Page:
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natural disasters

So-called natural disasters are not unpredictable

Niels Holm-Nielsen's picture

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No two earthquakes in the world cause equal damage, according to scientists. This is particularly true in Latin America, a land of contrasts.

Whereas in 2010, an earthquake measuring 7 on the Richter scale ravaged Haiti, claiming nearly a quarter of a million lives, a few weeks ago in Mexico, an earthquake of similar magnitude (7.4) caused only a few cracks and minor injuries.

Live web chat - How can cities prepare for and manage floods?

Claudia Gabarain's picture

Copyright Gideon MendelFloods are the most frequent among all natural disasters. In 2010 alone, 178 million people globally were affected by floods. More than 90 % of the global population exposed to floods lives in Asia.


Seven years on: Remembering the tsunami in Aceh, Indonesia

David Lawrence's picture

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The number just kept getting bigger and bigger. At first it was a staggering 13,000. The next day, over 25,000. And then, 58,000. By the end of the week, on January 1st, 2005, the death toll of the Asian Tsunami had reached 122,000. Yet the number kept climbing, and nobody knew when it would stop. 

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What will it take to confront global crises?

Vinod Thomas's picture

Three interlinked global crises—food, economic, climate—were high on the agenda of this year’s Bank-IMF Spring Meetings. At a conference organized by the Independent Evaluation Group and World Bank Institute, a panel of experts—Kristalina Georgieva, European Commissioner; Hans Herren, President, Millennium Institute; Trevor Manuel, Minister, National Planning Commission, South Africa; Ngozi Okonjo-Iweala, Managing Director, World Bank; Robert Watson, Chief Scientific Advisor, Government of UK— discussed not only the impact of each crisis, but crucially the links among them in seeking joint solutions.

A High Cost to Bangladesh if it Remains Unprepared for Climate Change

Susmita Dasgupta's picture

Global warming may have severe consequences for developing countries prone to extreme weather events. Projections by the Intergovernmental Panel on Climate Change and the World Meteorological Organization suggest the frequencies and/or intensities of climate extremes will increase in the 21st century. Some recent extreme weather events illustrate how severe their consequences can be. Examples include heavy floods in Australia and Brazil in 2011, extreme winter weather all over Europe, heat wave in Russia, devastating floods in Pakistan, India, China, and Mozambique in 2010, and super cyclones in Myanmar (in 2008) and Bangladesh (in 2007).


Otaviano Canuto's picture

Earlier this month, Japan experienced one of the worst natural disasters in its history, an earthquake and subsequent tsunami that claimed the lives of thousands of people and drastically changed the lives of countless more. Sadly, this tragedy is another in a string of natural disasters that have occurred over the past few years, such as the earthquakes in Haiti and Chile, wildfires in Russia, and floods in Pakistan, West Africa, Sri Lanka, Brazil, and Australia.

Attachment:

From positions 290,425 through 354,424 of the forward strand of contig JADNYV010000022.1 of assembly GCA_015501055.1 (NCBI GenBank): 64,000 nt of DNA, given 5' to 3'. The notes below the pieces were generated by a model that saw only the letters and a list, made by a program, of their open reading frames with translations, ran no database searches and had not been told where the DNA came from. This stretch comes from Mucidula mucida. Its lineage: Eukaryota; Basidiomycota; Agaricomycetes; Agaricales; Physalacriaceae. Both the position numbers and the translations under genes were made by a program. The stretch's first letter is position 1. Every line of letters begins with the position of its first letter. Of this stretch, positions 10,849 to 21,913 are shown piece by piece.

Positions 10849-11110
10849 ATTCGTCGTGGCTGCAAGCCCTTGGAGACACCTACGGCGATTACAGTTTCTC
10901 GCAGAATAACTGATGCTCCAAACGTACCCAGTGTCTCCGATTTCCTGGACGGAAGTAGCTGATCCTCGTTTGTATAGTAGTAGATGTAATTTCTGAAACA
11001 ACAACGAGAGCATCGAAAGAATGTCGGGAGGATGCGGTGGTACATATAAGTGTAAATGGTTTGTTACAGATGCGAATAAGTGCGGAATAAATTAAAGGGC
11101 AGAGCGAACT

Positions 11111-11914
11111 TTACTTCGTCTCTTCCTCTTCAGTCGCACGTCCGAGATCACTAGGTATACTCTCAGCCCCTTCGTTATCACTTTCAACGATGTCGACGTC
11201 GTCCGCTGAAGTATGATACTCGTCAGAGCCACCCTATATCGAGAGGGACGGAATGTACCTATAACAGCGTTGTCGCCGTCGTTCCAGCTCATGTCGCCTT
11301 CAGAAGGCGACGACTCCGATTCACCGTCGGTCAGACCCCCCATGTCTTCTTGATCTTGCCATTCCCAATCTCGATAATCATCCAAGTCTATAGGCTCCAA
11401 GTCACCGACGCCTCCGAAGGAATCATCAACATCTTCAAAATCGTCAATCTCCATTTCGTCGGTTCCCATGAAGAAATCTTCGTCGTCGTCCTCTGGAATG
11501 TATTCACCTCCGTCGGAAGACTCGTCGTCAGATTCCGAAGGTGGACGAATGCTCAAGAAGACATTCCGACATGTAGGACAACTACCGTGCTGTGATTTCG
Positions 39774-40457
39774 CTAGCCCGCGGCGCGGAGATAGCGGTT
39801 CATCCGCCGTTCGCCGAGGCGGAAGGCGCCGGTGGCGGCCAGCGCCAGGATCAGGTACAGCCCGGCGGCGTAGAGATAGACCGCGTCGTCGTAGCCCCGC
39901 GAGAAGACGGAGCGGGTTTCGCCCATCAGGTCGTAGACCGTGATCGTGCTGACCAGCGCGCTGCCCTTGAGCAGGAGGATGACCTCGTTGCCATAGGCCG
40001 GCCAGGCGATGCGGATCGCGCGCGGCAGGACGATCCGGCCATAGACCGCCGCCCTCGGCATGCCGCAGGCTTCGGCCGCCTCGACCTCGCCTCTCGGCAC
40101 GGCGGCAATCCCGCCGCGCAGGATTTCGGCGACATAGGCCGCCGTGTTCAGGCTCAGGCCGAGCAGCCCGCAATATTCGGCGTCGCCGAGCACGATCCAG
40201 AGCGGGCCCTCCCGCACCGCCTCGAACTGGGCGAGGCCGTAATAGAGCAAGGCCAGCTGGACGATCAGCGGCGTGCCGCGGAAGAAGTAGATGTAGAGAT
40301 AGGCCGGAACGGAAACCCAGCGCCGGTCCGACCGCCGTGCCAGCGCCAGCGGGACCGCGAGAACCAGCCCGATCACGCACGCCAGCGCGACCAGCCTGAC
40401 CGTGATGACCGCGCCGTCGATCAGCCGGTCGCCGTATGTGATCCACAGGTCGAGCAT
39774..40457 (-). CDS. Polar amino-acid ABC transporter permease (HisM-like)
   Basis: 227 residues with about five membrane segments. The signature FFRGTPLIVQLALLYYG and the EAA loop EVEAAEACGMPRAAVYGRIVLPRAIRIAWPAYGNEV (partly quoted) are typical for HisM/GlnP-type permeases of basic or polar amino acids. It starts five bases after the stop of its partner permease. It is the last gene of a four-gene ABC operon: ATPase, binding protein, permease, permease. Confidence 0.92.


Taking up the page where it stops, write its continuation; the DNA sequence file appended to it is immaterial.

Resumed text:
Are buildings an important piece of the climate puzzle?

Alan Miller's picture



They inhabit two different worlds—buildings and climate change—both outside and within the World Bank. It should not be that way as the building sector could be central to both mitigation and adaptation efforts.  


Buildings are important for climate mitigation because they account for about 30% of global energy consumption and greenhouse gas emissions. According to the International Energy agency (IEA), energy use in this sector is expected to increase globally about 30 % over the next two decades if recent trends continue; however, the Intergovernmental Panel on Climate Change (IPCC) Fourth Assessment Report concludes buildings offer by far the largest potential source for low cost reductions in CO2 emissions. The World Bank has many projects and analyses addressing this opportunity including a recent ESMAP (Energy Sector Management Assistance Program) report on the benefits and obstacles to effective building codes. These could address over 60 % of building energy use but remain weak and often unenforced in most Bank client countries.

Time to wake up to disaster prevention, Asia

Abhas Jha's picture
A power substation in Yingxhou, Sichuan Province was almost totally destroyed in the magnitude 7.9 Sichuan-Wenchuan earthquake in 2008.

The statistics are startling. 75% of global flood mortality risk is concentrated in only three Asian countries: Bangladesh, China and India. 85 % of deaths from tropical cyclones are in just two Asian countries: Bangladesh and India. Indeed, Bangladesh alone accounts for over three-quarters of people dying from tropical cyclones. 85% of global earthquake risk is concentrated in only 12% of the earth’s surface—a large part of it in Asia. In 2009, six of the ten countries with the highest mortality rates and GDP losses from natural disasters were in Asia.  82% of all lives lost in disasters since 1997, are in Asian countries.

Avoiding Disaster After the Disaster

Paul Mitchell's picture

If the earthquake in Haiti and the tsunami off Indonesia in 2004 have shown us anything it is that large scale natural catastrophes are not rare. Calamities that claim tens of thousands of lives happen with regularity (about every four years on average). Many others claim a smaller number of lives but are equally devastating to local communities. The claims that these disasters are unique “100 year events”, which cannot be predicated and therefore cannot be planned for, are increasingly hollow.